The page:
The VA had said its regulations defined a spouse as "a person of the opposite sex" despite a U.S. Supreme Court ruling in June validating marriage between people of the same sex, NBC News reported Friday.
Tracey Cooper-Harris, a 12-year Army veteran, had filed suit against the VA after the agency refused to recognize her 2008 marriage, causing her to receive $124 a month less in disability payments than a veteran in an opposite-sex marriage.
The VA is dealing with several similar lawsuits after it said the Supreme Court ruling didn't apply to it.
VA Secretary Eric Shinseki has said the court did not specifically strike down a federal regulation defining a spouse as someone of the opposite sex, so it would continue to apply the rule.
Late Thursday, U.S. District Judge Consuelo Marshall of Los Angeles ruled that portion of federal law was made unconstitutional "under rational basis scrutiny."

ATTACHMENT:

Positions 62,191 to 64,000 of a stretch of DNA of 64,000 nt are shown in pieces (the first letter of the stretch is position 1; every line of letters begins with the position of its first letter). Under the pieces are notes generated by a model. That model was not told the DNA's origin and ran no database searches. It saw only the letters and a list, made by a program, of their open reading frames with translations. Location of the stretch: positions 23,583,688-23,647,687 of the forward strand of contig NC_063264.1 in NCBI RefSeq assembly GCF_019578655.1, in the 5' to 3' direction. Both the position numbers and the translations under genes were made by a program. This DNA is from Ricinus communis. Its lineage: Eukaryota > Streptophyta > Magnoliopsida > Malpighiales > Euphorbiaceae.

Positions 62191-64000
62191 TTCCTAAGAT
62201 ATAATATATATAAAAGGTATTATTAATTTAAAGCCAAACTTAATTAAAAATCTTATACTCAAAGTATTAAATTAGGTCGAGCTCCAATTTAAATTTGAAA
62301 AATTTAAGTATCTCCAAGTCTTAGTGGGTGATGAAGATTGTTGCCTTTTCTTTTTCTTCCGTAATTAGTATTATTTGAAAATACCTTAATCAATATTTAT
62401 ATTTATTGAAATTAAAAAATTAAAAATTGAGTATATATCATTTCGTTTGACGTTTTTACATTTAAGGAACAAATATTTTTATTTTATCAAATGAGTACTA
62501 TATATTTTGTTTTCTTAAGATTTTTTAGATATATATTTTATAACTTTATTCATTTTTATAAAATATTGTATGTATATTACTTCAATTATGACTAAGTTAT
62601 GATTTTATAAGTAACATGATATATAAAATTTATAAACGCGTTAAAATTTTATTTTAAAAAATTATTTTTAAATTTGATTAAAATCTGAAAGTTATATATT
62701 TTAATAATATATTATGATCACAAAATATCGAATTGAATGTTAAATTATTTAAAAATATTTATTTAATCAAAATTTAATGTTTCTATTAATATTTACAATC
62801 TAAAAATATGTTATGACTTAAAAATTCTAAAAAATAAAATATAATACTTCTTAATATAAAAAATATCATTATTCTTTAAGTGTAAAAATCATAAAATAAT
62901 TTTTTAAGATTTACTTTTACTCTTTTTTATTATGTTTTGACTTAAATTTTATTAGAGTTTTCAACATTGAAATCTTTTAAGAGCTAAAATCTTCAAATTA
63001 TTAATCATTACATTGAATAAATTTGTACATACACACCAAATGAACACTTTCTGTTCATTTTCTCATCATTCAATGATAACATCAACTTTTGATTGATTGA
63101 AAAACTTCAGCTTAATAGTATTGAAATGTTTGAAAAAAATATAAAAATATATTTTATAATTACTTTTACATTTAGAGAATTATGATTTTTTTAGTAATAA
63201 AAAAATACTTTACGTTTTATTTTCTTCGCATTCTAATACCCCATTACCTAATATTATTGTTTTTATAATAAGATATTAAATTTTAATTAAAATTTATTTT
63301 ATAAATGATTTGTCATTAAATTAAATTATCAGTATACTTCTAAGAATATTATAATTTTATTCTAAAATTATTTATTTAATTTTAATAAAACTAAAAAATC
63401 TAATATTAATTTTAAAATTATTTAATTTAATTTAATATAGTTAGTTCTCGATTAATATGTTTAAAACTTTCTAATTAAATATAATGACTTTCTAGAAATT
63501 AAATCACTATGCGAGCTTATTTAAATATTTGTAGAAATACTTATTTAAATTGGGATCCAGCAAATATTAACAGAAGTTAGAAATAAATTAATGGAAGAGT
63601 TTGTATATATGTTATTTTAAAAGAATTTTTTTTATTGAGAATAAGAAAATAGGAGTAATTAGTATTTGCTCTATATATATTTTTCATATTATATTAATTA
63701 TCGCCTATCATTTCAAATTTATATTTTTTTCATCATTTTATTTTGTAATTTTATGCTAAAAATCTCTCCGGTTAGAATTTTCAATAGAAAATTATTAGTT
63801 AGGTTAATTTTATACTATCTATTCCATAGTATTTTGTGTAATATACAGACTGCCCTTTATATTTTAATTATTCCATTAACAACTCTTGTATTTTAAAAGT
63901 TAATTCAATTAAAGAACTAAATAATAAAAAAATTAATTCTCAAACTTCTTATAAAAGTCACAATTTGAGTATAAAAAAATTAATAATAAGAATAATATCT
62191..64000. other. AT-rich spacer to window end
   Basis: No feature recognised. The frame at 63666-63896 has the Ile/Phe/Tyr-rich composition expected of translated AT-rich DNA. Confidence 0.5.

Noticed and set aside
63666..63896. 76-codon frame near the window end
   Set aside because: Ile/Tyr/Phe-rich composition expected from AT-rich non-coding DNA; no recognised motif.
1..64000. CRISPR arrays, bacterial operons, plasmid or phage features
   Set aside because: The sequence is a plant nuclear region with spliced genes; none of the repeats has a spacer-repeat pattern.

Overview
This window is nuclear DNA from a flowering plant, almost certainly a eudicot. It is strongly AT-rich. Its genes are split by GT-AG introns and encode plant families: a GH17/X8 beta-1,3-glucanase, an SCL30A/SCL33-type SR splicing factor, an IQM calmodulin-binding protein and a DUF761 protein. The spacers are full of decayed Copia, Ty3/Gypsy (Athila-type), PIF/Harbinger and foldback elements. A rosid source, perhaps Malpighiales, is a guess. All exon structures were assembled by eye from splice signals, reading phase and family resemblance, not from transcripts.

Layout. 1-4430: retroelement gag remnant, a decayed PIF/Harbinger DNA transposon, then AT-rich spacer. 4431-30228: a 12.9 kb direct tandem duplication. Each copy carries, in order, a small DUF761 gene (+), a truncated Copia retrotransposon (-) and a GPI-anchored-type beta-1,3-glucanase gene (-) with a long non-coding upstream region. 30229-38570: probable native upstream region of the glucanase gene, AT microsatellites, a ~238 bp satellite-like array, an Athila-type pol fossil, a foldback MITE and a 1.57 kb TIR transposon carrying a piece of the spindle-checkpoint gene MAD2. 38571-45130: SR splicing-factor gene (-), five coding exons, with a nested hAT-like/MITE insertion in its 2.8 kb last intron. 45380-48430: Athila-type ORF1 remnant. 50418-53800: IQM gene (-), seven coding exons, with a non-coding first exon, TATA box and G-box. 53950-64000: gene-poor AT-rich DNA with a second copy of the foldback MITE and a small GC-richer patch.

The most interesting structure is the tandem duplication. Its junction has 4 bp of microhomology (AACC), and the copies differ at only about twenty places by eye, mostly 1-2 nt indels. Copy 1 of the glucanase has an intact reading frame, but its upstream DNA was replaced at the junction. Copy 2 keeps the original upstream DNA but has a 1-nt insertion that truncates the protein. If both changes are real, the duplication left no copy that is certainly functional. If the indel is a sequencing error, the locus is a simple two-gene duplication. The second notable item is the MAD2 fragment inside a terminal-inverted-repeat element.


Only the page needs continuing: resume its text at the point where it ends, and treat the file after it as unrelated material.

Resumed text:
Marshall approved an injunction permanently barring the VA from using the regulation, saying the denial of benefits to same-sex spouses "is not rationally related" to military purposes.
Cooper-Harris served in Iraq before receiving an honorable discharge in 2003. She suffers from multiple sclerosis and receives $1,478 a month in VA disability, the amount an unmarried veteran would receive.
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